Awful. More irritable. Sluggish. My body aches.
Follow up question: Longest amount of time when unable to run?
2 months! I did find I was able to sub in the Octane zero runner – a non-impact elliptical.
Do you prefer training solo or with a group? Why?
Solo runs for meditation, but I prefer training with groups when possible. The group tends to motivate, raise your energy, and take your mind off the effort. And of course – if you want to be faster, you have to join faster runners.
When running solo, if I really need that extra energy, I’ll put on the headphones and an energetic soundtrack. If I can’t hear myself breathing, I don’t realize how hard I’m working, and push myself harder. The music can definitely lower my perceived exertion. Mind over matter! Head and body don’t always agree with each other.
“If I can’t hear myself breathing, I don’t realize how hard I’m working, and push myself harder.”
What achievements are you most proud of?
The sprint answer: Really very proud that as a master runner – I’m still able to train and improve. I’ll be 54 this summer, and I’m still getting faster each year. I have not slowed down with age – I’ve improved.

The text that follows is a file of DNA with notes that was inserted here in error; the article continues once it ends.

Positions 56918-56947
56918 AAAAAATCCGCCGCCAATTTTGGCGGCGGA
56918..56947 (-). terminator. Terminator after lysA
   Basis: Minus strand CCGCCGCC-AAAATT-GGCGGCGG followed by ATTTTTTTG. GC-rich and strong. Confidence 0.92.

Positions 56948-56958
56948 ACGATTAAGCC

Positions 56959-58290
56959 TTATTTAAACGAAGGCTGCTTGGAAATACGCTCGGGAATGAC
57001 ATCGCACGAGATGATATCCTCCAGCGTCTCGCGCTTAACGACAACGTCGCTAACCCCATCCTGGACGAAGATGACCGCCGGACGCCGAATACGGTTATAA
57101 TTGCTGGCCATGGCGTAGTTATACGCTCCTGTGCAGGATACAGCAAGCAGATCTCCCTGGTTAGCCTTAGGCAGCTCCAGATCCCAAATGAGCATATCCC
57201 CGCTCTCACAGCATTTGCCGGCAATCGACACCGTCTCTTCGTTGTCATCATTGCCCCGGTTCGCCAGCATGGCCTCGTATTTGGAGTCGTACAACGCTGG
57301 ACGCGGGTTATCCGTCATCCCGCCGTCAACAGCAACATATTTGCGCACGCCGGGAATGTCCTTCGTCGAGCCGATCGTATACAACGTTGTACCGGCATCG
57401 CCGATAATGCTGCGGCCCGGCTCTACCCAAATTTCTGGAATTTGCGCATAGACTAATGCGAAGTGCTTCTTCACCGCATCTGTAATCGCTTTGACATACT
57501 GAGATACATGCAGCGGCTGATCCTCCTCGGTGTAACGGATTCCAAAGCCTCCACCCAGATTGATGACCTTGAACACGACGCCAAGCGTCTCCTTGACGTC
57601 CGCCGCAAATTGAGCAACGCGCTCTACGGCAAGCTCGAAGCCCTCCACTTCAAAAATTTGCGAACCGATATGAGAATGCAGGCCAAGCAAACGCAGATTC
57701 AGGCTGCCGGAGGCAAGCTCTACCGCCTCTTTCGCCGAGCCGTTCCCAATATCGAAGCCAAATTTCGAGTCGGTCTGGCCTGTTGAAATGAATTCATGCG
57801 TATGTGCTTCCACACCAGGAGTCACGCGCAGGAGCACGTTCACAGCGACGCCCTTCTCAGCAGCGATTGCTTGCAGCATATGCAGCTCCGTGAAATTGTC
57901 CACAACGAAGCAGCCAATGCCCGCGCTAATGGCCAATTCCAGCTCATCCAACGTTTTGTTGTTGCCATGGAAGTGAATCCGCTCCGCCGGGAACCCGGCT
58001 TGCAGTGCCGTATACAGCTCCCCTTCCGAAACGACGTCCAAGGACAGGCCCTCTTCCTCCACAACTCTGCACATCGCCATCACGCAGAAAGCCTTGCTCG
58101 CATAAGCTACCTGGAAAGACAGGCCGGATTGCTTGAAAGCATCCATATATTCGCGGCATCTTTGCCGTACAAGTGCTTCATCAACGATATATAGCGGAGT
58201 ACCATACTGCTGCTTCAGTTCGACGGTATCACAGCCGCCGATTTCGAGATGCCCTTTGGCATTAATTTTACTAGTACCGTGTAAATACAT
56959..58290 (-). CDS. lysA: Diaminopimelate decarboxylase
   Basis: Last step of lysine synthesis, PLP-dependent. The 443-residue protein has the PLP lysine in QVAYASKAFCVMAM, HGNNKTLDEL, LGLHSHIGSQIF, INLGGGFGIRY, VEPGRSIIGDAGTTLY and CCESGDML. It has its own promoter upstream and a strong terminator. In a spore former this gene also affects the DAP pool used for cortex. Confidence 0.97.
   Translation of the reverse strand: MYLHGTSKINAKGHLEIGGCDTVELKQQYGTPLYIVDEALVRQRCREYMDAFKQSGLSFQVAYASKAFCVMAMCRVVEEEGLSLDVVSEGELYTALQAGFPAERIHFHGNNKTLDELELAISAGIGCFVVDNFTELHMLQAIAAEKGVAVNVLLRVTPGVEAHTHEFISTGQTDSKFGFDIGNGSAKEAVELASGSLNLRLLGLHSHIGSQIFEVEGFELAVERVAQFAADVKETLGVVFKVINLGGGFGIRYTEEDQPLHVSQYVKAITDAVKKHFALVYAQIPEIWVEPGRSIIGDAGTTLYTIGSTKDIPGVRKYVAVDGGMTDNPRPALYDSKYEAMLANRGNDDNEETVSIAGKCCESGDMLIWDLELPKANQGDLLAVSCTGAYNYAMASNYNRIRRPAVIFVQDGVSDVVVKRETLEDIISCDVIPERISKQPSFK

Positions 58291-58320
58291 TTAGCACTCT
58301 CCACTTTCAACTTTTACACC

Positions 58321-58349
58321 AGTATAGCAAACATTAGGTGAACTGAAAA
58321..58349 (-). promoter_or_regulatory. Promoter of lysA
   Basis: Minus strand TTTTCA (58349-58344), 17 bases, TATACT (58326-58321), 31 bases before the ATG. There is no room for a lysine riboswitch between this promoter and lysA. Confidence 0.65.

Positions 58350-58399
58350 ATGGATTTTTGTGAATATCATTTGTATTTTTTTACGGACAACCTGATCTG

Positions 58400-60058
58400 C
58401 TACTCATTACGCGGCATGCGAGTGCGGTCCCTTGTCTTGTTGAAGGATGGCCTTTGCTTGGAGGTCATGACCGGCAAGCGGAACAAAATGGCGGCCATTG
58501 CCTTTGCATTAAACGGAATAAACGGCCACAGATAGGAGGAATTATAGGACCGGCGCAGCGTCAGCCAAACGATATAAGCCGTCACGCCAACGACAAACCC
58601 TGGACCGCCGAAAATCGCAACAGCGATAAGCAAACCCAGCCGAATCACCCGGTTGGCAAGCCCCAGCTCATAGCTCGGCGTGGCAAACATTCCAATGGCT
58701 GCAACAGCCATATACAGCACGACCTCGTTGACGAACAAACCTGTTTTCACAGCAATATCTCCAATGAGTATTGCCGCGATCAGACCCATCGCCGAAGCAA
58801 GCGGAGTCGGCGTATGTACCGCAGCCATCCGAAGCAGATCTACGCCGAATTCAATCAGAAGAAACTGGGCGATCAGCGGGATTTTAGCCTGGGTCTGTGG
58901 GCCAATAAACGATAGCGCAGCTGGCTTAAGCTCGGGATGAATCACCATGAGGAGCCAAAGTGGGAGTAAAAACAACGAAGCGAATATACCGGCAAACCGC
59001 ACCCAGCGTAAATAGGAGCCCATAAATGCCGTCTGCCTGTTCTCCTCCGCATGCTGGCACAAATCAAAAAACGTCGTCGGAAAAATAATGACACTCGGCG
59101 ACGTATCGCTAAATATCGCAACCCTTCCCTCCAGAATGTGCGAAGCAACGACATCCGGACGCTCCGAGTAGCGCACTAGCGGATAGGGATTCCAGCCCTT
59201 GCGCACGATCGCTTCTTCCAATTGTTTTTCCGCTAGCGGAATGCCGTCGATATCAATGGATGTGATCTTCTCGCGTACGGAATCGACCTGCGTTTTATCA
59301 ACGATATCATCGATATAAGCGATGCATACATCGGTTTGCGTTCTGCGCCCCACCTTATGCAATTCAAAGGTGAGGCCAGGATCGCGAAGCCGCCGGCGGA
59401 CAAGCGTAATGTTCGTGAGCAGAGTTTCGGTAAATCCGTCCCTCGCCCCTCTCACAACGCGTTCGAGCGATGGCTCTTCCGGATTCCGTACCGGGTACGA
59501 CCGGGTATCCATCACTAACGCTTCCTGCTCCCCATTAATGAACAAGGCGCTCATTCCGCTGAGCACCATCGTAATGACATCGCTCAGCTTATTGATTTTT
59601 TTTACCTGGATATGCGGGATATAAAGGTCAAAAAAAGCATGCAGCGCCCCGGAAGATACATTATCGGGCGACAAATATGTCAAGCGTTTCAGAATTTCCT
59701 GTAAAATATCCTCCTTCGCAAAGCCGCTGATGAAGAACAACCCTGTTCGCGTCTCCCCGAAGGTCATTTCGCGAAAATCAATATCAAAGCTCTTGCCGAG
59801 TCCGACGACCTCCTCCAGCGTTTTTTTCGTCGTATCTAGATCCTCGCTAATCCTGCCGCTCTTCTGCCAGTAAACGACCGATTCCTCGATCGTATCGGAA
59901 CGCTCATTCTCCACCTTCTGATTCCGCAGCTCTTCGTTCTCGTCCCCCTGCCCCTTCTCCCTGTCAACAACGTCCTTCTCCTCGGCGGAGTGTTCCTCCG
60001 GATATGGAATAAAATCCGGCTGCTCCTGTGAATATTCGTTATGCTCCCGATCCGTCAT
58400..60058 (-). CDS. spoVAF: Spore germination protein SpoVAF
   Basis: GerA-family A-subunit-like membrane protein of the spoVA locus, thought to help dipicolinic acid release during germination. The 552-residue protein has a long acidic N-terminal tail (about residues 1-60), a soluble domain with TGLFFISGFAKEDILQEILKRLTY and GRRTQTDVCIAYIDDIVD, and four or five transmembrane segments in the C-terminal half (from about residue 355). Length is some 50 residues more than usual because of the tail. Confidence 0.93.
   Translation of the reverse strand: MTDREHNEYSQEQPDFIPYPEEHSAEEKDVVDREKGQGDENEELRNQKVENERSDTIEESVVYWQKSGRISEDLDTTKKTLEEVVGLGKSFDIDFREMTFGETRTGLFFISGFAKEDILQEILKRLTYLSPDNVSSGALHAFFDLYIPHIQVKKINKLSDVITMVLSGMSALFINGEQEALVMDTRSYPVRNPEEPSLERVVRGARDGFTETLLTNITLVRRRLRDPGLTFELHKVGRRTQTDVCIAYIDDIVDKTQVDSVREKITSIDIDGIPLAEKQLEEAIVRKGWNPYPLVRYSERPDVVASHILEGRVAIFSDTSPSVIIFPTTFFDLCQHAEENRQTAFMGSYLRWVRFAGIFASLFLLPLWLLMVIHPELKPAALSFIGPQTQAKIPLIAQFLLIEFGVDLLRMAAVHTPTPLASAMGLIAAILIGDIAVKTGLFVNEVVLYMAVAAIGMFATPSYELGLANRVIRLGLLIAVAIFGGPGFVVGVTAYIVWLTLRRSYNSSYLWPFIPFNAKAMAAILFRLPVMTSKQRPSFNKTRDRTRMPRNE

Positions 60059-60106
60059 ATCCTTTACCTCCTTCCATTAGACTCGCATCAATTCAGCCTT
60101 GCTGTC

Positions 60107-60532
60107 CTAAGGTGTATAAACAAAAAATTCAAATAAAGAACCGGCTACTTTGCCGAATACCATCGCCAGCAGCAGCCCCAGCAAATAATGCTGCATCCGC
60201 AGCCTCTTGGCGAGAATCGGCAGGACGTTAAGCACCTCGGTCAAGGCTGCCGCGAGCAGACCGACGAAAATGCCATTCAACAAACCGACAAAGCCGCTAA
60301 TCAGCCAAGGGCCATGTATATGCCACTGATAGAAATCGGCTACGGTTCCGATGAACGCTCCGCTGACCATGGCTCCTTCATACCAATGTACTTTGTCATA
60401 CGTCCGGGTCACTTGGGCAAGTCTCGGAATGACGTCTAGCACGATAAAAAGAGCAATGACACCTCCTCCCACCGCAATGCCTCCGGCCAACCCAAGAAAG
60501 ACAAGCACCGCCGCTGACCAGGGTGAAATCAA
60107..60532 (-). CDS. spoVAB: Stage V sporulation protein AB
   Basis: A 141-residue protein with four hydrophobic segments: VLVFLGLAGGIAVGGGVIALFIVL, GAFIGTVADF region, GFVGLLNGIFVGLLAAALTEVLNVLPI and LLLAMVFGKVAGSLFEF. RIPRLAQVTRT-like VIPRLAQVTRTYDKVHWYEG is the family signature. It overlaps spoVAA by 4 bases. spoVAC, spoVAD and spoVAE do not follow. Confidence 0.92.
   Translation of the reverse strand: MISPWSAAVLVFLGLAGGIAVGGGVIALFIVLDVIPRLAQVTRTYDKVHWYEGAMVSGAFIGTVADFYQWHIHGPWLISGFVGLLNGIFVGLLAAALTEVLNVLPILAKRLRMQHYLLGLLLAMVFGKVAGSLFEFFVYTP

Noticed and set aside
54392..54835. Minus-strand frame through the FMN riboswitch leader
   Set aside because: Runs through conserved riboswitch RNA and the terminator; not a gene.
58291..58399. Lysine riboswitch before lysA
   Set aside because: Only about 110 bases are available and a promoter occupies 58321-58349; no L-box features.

The steady pace answer: Qualifying for the Boston Marathon – 3 times. Even though it was not my best time, I’m most proud of being a finisher in 2018. That year, the weather was horrible – cold, pouring rain, high winds. It was miserable. The weather took a lot out of me, but I was determined to complete the race.
Let’s discuss injuries or medical conditions that effect your training and/or goals:
Sprint Answer: Just that lingering sports hernia. Nothing else!
The steady pace answer: I work hard on the biomechanics of running and believe my time in the gym has helped prevent any further injuries.
Any family history you’ve been able to avoid?
Although several family members are either diabetic or pre-diabetic, I have never required any medications (other than exercise) to maintain healthy glucose levels. I’ve stayed active and athletic most of my life, and have never been overweight. Within a few pounds, I’ve maintained the same bodyweight for the last 20 years.